A Mark Morford piece, "Study: Live happy and healthy and die soon anyway," appeals to my basic cranky old man sense of WTF.
Sure, I'm happy most of the time. Especially when I'm complaining about something. Which includes religion.
But I don't enjoy feeling that happiness is a must, that if I'm not happy bad things are going to happen to me. (Aside from being unhappy, of course.)
This is, though, how in the past I've looked upon supposed scientific findings that a positive outlook is good for your health. And, if one believes in religiosity, for your soul.
Thankfully, according to the New York Times, "Happiness doesn't bring good health, study finds."
Go ahead and sulk. Unhappiness won’t kill you.
A study published on Wednesday in The Lancet, following one million middle-aged women in Britain for 10 years, finds that the widely held view that happiness enhances health and longevity is unfounded.
“Happiness and related measures of well-being do not appear to have any direct effect on mortality,” the researchers concluded.
“Good news for the grumpy” is one way to interpret the findings, said Sir Richard Peto, an author of the study and a professor of medical statistics and epidemiology at the University of Oxford.
He and his fellow researchers decided to look into the subject because, he said, there is a widespread belief that stress and unhappiness cause disease.
Such beliefs can fuel a tendency to blame the sick for bringing ailments on themselves by being negative, and to warn the well to cheer up or else.
“Believing things that aren’t true isn’t a good idea,” Professor Peto said in an interview. “There are enough scare stories about health.”
Morford took these findings and ran with them in his column. Here's how he ended his piece.
For the apocalyptically religious, for the devoutly nihilistic, for those convinced life is a hellhole sinbucket merely to be “survived”? This is surely terrible news indeed.
After all, millions of us are taught and trained to be addicted to stress and unhappiness. It’s the norm. It’s just what modern humans do.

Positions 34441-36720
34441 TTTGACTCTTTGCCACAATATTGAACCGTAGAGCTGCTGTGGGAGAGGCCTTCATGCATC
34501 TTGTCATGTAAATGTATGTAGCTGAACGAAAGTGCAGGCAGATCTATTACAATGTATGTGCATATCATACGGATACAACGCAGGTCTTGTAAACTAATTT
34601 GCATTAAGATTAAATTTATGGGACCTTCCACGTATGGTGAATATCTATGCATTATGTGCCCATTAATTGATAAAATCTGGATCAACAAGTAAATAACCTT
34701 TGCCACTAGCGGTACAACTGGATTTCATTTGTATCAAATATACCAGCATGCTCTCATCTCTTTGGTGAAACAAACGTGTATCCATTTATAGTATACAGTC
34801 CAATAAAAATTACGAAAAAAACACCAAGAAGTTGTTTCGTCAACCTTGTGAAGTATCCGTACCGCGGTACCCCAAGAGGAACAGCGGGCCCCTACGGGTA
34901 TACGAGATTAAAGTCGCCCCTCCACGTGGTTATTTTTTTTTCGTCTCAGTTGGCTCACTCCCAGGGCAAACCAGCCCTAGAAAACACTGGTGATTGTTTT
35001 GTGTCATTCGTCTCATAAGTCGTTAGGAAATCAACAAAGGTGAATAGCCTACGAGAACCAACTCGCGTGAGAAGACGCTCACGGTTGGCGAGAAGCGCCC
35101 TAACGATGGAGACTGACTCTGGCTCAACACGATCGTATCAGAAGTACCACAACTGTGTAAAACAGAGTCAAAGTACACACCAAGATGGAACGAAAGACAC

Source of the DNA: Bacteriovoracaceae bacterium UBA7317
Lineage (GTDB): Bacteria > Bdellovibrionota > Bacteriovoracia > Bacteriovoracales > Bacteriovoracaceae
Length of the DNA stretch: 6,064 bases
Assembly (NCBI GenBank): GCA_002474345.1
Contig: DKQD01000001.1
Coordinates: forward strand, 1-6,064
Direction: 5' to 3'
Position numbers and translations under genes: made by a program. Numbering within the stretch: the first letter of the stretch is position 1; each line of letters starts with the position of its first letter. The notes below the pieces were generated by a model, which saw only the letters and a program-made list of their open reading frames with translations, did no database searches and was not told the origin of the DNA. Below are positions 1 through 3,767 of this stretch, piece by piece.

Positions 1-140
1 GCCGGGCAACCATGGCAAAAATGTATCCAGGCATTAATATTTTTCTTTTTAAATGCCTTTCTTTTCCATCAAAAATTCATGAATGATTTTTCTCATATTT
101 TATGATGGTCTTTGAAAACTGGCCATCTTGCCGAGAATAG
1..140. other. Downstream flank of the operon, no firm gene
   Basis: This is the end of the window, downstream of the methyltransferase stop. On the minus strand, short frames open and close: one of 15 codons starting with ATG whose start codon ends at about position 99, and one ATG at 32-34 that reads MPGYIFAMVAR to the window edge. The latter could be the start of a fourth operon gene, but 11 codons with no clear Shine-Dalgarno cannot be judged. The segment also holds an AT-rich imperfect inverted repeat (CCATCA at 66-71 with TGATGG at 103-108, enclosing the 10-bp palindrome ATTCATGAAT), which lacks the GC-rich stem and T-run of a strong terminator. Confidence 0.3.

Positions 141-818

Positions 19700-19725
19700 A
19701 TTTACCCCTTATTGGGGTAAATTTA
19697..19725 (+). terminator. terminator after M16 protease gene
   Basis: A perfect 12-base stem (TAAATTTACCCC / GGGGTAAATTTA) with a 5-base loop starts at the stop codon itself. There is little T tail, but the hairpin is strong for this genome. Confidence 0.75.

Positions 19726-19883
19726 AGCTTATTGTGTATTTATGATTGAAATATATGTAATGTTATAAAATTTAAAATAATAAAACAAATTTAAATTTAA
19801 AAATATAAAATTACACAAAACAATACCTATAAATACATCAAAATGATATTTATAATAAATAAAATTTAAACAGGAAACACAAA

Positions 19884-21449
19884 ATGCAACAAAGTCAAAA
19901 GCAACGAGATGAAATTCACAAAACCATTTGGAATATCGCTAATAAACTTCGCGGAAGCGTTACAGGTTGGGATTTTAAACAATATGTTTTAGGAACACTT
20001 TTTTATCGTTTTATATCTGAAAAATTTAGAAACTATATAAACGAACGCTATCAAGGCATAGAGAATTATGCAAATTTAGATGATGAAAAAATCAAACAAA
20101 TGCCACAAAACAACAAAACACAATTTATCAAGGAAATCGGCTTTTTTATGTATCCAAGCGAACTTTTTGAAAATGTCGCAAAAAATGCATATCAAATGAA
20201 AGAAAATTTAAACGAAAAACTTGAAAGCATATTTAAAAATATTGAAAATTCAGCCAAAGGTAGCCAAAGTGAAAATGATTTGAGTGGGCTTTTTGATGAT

How many people do you know who, every single day, actively (and masochistically) seek out things to make them more bitter, scared and resentful? How many among us love seeing the world as an relentlessly offensive riot of debauchery, suffering, and corruption? How many are convinced if they’re not working to exhaustion and sleeping horribly and never getting enough “done,” they’re just not trying hard enough? How many feel, deep down, morbidly reassured that at least they’ll die soon anyway, so who cares?
Alas, their sour antipathy will linger, on and on, like a rash. Fun!
But what about the alternative? What of the elusive “happiness” thing? Is there really no proven health benefit if you flip it all around and try to do as the wise ones suggest, and practice, say, releasing your death-grip on your made-up convictions, chill out on the relentless striving and maybe dissolve, just a little, your ego’s furious insistence that you have some sort of clue as to what’s really going on?
Put another way: What happens when you forgo your poisonous insistence that something, somewhere is always wrong, broken, flawed and goddammit why can’t life be the way it’s supposed to be, and why won’t someone fix it for me?
As the marvelous spiritual teacher Adyashanti put it, “There is a very simple secret to being happy. Just let go of your demand on the present moment.” What might happen if you do? Have you ever tried it?
Science shrugs. You probably won’t live longer. You might not prevent illness, though a billion years of empirical evidence – not to mention common sense – seems to suggest otherwise.
But you might, just might, uncover a life of surreptitious, messy, imperfect bliss, shocking and weird, still full of pain and loss, but no longer tormented by it all, no longer endlessly, numbly disappointed for reasons that have no true basis in reality.
The panic might subside. The veil might lift. You might just become, as they say, more fully awake to the moments of your life, free of the toxic overlay, the karmically lethal undercurrent of bogus dissatisfaction telling you, every moment of every day, that something is always wrong and that things should, somehow, be different. In short: You won’t live longer, you’ll simply live much, much better. Can you imagine?
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